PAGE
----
They're grateful for the time they got on the field during their four practices over three days earlier this month. The individual one-on-one teaching at times from Buffalo's coaching staff was invaluable in helping acquaint them with the team's offensive and defensive schemes as well as assignments and position specific techniques. But those days are over now as OTAs begin today with the vets setting the pace and the rookies forced to keep up.
"I definitely think the tempo will be at a higher level," said second-round pick Cordy Glenn. "The terminology will be more advanced. It was a little simpler for us in rookie camp. I'm looking forward to getting my mind prepared for all those things that are about to happen."
"I know when the vets get here it's going to be a whole different scenario," said fifth-round pick Zebrie Sanders. "So I'm just trying to take one step at a time."
Sanders, Glenn and sixth-round pick Mark Asper are all learning new blocking techniques from line coach Joe D'Alessandris in addition to their assignments on each and every snap.
"This technique is really different because you go to college and one coach teaches you one way and you get used to that and then you get to a pro camp and they try to change it up a little bit," said Sanders. "It's cool. I'm just trying to adjust and get better with what the coaches here are trying to put me through."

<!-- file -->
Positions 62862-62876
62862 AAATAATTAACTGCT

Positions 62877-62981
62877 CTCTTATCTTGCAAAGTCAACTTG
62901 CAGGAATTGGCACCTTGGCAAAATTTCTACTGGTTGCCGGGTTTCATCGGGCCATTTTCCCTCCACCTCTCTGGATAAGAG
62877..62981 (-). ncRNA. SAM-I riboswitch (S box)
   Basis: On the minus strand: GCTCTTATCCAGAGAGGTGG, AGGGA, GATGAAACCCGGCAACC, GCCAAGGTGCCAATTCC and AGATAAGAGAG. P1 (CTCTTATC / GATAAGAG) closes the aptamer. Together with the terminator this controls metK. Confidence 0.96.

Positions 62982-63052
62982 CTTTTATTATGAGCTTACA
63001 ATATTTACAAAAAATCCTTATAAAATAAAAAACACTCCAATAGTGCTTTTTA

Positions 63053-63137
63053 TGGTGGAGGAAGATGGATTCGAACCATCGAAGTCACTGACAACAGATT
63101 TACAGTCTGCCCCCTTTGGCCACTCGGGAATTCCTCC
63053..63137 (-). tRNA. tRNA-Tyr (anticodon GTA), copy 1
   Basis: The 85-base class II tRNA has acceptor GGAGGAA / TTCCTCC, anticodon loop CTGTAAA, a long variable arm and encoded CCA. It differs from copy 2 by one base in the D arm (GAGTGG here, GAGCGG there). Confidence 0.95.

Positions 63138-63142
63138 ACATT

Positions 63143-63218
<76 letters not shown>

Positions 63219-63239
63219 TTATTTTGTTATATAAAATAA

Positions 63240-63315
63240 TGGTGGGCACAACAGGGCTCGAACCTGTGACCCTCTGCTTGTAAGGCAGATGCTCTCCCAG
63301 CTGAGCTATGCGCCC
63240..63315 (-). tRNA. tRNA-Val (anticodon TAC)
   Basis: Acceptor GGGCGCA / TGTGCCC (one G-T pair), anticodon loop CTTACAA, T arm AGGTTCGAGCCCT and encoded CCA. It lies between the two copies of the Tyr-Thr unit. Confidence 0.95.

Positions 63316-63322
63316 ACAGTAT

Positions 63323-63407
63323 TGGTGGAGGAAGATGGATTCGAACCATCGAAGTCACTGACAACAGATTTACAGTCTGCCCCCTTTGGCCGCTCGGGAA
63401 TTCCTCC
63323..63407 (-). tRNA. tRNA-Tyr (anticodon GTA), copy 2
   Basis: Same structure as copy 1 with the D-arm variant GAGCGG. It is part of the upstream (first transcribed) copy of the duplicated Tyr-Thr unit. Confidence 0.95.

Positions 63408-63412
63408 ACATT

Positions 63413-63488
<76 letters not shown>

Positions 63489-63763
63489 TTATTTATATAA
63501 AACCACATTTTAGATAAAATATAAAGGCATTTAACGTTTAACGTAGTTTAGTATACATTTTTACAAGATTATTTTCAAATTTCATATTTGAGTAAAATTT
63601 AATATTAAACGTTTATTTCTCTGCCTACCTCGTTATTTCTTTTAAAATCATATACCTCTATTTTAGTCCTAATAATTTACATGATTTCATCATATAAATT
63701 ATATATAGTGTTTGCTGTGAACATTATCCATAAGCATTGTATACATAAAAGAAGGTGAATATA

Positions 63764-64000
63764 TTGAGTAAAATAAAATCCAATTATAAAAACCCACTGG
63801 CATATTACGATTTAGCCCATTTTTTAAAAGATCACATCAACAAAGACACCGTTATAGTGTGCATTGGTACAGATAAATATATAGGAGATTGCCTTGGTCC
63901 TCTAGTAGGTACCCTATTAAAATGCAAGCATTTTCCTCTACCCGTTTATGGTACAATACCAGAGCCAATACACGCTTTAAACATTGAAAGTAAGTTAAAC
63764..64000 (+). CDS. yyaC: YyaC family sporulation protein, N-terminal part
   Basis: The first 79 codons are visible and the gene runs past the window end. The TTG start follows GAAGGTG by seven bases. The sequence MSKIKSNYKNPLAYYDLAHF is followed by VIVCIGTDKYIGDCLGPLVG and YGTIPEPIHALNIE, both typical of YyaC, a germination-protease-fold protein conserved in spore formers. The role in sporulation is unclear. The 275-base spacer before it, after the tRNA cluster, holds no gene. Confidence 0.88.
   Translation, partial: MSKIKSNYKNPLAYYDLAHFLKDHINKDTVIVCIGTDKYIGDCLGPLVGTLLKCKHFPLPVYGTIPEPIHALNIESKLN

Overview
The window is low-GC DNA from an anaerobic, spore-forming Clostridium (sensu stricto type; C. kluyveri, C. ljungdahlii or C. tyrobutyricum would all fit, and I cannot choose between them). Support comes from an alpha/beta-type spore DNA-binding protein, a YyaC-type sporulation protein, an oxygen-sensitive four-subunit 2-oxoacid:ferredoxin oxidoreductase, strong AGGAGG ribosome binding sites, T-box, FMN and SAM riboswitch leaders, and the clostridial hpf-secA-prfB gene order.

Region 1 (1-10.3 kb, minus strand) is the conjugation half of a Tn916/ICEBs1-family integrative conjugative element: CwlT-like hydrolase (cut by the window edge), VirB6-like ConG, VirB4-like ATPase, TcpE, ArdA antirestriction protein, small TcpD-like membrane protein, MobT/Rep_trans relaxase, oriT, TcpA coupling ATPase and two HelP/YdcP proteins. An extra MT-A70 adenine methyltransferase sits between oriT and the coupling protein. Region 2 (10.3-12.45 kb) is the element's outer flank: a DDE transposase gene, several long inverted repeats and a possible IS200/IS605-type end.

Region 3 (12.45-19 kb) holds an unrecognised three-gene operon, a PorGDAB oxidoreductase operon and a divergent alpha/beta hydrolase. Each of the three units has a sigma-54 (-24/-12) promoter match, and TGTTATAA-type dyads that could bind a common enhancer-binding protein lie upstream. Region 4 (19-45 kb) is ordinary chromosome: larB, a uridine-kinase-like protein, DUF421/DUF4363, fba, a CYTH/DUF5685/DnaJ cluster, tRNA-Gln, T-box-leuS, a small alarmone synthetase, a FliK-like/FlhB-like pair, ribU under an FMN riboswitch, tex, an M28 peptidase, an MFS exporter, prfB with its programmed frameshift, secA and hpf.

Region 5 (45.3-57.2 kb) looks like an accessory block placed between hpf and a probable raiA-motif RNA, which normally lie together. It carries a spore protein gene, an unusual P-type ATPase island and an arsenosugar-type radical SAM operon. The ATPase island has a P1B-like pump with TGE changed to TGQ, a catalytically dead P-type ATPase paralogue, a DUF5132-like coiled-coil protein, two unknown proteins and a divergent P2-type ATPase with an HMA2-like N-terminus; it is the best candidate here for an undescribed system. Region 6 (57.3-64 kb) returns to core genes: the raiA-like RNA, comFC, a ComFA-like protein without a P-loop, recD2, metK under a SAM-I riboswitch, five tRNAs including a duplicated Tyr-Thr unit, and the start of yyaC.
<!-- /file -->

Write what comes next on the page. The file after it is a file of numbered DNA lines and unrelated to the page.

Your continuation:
Some of the rookies will see more time on the field than others. Top pick Stephon Gilmore is expected to get time with the first string defensive unit at right cornerback. He's going in confident feeling it will serve him well.
"I'm looking forward to getting in there and competing and playing confident like I always do," said Gilmore. "I'd like to get to know the vets a little bit more and how they want me to play."
It may seem like a challenge for rookies to quickly familiarize themselves with the respective scheme and compete for roles on the squad. However, second-year cornerback Aaron Williams knows all the reps they'll get between now and late June will have them better prepared than last year's rookie class, which was victimized by the NFL lockout.
"Actually going through minicamps and OTAs and not just going through training camp prior to the season helps a lot," he said. "You actually have time to put your nose in the playbook, so the rookies this year have it good."
And the playbook is just where most of Buffalo's rookies, both drafted and undrafted, have spent their time since rookie minicamp ended.
"I'm a perfectionist so I like to be perfect," said third-round pick T.J. Graham. "I'm harder on myself more than anybody else. Learn the plays. I know I can run and do everything else so learning all the plays would be the toughest thing. That's my goal."